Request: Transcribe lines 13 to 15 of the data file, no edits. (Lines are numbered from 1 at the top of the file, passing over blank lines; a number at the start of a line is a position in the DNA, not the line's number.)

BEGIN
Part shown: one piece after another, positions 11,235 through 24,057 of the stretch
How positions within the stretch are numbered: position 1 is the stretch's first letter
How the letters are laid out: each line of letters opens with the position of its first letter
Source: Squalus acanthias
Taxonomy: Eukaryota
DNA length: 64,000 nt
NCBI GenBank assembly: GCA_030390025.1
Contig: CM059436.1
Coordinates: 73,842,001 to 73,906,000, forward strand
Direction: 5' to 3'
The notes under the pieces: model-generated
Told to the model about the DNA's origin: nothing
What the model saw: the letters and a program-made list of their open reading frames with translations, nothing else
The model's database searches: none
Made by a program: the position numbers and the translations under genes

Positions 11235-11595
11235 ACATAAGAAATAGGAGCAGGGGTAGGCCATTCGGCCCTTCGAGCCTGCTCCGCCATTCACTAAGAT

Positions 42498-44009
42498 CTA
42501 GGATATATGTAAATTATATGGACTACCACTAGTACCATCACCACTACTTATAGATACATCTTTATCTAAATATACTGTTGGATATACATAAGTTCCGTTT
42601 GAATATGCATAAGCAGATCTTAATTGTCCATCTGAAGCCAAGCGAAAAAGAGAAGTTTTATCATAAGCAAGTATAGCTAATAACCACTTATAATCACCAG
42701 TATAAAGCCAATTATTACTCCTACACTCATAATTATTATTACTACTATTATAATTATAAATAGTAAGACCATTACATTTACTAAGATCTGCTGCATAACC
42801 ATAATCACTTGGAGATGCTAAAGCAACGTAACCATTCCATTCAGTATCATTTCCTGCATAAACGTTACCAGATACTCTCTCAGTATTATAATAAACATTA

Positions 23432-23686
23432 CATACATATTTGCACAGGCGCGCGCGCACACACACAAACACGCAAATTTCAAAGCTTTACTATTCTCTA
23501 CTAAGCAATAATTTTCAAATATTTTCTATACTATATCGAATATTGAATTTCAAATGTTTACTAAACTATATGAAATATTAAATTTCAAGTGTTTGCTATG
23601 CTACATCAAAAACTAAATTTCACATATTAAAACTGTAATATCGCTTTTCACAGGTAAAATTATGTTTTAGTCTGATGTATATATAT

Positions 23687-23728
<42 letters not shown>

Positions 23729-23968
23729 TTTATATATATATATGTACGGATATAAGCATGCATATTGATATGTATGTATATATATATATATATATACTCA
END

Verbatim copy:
What the model saw: the letters and a program-made list of their open reading frames with translations, nothing else
The model's database searches: none
Made by a program: the position numbers and the translations under genes